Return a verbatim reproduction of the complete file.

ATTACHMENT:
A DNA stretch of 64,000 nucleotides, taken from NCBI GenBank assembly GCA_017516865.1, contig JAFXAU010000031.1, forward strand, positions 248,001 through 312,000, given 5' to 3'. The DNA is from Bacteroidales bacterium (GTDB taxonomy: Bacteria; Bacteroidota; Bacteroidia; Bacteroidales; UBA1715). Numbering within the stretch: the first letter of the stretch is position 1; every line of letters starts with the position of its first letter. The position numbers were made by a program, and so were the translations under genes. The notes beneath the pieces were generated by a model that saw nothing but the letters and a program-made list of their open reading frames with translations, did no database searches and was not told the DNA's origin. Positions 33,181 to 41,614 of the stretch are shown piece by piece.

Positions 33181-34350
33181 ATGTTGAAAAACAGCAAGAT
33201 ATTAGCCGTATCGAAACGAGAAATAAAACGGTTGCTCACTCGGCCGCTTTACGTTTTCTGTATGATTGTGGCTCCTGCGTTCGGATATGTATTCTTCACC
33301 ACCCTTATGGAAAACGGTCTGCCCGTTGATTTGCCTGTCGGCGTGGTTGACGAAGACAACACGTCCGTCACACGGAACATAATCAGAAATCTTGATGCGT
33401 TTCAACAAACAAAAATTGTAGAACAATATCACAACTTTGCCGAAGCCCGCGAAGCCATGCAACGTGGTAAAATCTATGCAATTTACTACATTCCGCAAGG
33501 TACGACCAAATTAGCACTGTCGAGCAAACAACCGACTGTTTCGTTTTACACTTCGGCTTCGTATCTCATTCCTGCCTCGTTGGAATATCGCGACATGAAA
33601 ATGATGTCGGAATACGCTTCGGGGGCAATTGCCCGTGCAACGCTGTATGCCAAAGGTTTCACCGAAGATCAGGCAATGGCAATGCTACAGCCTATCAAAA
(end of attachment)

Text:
A DNA stretch of 64,000 nucleotides, taken from NCBI GenBank assembly GCA_017516865.1, contig JAFXAU010000031.1, forward strand, positions 248,001 through 312,000, given 5' to 3'. The DNA is from Bacteroidales bacterium (GTDB taxonomy: Bacteria; Bacteroidota; Bacteroidia; Bacteroidales; UBA1715). Numbering within the stretch: the first letter of the stretch is position 1; every line of letters starts with the position of its first letter. The position numbers were made by a program, and so were the translations under genes. The notes beneath the pieces were generated by a model that saw nothing but the letters and a program-made list of their open reading frames with translations, did no database searches and was not told the DNA's origin. Positions 33,181 to 41,614 of the stretch are shown piece by piece.

Positions 33181-34350
33181 ATGTTGAAAAACAGCAAGAT
33201 ATTAGCCGTATCGAAACGAGAAATAAAACGGTTGCTCACTCGGCCGCTTTACGTTTTCTGTATGATTGTGGCTCCTGCGTTCGGATATGTATTCTTCACC
33301 ACCCTTATGGAAAACGGTCTGCCCGTTGATTTGCCTGTCGGCGTGGTTGACGAAGACAACACGTCCGTCACACGGAACATAATCAGAAATCTTGATGCGT
33401 TTCAACAAACAAAAATTGTAGAACAATATCACAACTTTGCCGAAGCCCGCGAAGCCATGCAACGTGGTAAAATCTATGCAATTTACTACATTCCGCAAGG
33501 TACGACCAAATTAGCACTGTCGAGCAAACAACCGACTGTTTCGTTTTACACTTCGGCTTCGTATCTCATTCCTGCCTCGTTGGAATATCGCGACATGAAA
33601 ATGATGTCGGAATACGCTTCGGGGGCAATTGCCCGTGCAACGCTGTATGCCAAAGGTTTCACCGAAGATCAGGCAATGGCAATGCTACAGCCTATCAAAA